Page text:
If you see these in your local grocery, or even your outlet store, I would pass on them. They’re not particularly filling, nor are they particularly tasty. Heck, they’re not even that healthy unless you believe being organic makes up for containing 22% of your daily saturated fat intake per microscopic square. I hate to say it but these just aren’t improvement over the status quo.

Don’t believe me? Check out a variety pack for yourself.

 

Smart Chicken Hot Italian Sausage

No Comments » Written on February 1st, 2011 by
Categories: Food
Tags: , , , , ,

Product: Smart Chicken Hot Italian Sausage
Purchased at: Grocery Outlet (Lakewood)
Price: $1.99 for five 4 oz. sausages

Marisa’s Take: When I graduated college, I got to sit in a huge crowd of starry-eyed young adults just like myself. We heard inspirational speeches from past graduates and business owners and chatted amongst ourselves about our aspirational plans for the future (for the story’s sake, forget anything about our current unemployment rates). I even got to shake hands with the college president.

Unfortunately, when these chickens graduate, they don’t get degrees – they become cutlets and ground chicken and sausages.  Though in this economy, is that preferable to tackling post-college employment prospects?

“Smart Chicken” uses chicken that are certified organic, certified humanely raised and handled, eat a trademarked vegetarian diet, pesticide/herbicide/hormone/antibiotic free and maybe even a certification that doesn’t even exist yet. It kind of seems like a shame to eat them. Then again, I gotta have some standards.

I admit, some of my eating habits mirror that of a 20s-something bachelor. I’ll drink milk from the carton when no one’s looking, I’ll tackle a steak the size of my face or bust into a six egg omelette (one day I’ll conquer a twelve egg). I was kind of disappointed that unlike Trader Joe’s or Aidell’s brand chicken sausages, these are not precooked. I can’t just take one out of the package, zap it in the microwave and eat it while watching a action movie. Not that a proper young lady like myself would do that.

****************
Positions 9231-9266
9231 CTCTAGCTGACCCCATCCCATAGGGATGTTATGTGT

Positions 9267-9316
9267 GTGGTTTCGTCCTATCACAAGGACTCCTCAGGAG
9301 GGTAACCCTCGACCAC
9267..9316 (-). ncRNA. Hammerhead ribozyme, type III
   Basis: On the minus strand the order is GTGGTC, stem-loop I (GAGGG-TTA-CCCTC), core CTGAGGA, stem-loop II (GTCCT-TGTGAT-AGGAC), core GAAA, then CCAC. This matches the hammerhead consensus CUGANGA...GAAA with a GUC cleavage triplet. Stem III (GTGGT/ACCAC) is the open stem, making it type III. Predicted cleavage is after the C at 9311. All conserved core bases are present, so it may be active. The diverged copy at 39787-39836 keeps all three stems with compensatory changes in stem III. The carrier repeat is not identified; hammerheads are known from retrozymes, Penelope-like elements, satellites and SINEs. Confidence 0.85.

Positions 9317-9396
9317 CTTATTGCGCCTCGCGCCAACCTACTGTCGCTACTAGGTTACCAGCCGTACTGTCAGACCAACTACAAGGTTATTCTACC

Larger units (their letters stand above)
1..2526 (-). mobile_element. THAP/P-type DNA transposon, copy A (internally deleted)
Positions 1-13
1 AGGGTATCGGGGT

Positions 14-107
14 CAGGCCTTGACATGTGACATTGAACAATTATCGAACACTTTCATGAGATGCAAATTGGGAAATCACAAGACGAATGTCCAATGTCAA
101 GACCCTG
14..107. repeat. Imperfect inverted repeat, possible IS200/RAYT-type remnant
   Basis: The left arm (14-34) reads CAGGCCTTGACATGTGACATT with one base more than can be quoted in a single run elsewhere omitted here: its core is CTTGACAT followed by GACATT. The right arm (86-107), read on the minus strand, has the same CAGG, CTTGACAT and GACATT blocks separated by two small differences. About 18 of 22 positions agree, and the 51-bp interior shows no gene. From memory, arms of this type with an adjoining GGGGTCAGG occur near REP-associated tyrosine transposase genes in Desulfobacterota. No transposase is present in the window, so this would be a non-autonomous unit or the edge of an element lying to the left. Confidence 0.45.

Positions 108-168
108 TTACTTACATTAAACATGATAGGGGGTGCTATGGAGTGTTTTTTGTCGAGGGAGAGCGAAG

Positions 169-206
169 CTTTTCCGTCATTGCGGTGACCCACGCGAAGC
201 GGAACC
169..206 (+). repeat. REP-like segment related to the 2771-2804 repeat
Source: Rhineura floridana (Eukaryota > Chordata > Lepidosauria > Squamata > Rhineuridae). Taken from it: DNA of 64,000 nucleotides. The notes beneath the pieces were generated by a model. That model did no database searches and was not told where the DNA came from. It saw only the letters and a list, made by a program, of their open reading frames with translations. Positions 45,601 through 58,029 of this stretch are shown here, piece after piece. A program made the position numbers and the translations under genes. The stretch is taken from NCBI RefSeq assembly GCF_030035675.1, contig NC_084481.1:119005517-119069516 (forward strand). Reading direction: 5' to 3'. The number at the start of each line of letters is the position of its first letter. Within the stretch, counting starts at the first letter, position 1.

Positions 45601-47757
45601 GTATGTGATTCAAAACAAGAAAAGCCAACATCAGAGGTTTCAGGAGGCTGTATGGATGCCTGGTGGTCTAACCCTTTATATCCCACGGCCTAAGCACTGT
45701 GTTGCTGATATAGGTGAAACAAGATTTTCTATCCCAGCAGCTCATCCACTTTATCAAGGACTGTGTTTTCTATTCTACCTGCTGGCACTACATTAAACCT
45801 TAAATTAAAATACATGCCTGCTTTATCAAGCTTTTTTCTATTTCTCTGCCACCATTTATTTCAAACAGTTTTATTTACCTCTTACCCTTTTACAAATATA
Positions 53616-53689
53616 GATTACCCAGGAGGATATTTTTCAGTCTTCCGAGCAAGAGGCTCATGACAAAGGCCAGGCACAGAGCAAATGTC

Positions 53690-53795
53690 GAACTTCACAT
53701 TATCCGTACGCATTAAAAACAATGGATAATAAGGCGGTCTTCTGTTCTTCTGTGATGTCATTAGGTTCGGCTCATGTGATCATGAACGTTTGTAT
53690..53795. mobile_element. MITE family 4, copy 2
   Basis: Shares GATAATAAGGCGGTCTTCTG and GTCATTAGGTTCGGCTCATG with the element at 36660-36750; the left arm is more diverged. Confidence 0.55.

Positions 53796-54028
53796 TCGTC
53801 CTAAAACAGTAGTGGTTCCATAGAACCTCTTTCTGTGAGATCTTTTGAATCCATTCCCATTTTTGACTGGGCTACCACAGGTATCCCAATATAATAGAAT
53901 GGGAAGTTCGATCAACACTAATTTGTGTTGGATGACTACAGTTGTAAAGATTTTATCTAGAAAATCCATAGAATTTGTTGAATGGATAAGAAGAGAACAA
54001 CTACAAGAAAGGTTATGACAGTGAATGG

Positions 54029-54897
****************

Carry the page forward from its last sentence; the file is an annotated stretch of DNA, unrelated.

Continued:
chicken sausage cookedWhat’s nice is that the ingredient list is pretty straightforward and simple: chicken, hot Italian seasoning (black pepper, fennel, red pepper, anise, paprika, sugar, dehydrated garlic), salt, vinegar, natural flavoring, in a natural pork casing. I’d definitely stick with these over a “normal” hot dog. In addition to hot Italian chicken sausage, Smart Chicken also offers a sweet Italian version and a bratwurst. Now I want some sauerkraut.

And of course the most important thing – taste. I enjoy spicy foods and these did not disappoint. They definitely brought a bit of a tingle to my mouth. The whole fennel seeds dispersed throughout the link brought a nice herb-y crunch paired with the heat.

Fun video: Here’s a wonderfully crude Soviet era TV advertisement for ground chicken from the late 1980s – while the title mentions “Vegetarian Nightmare”, some meat eaters might feel uncomfortable as well.

Buy Smart Chicken Hot Italian Sausage on their website!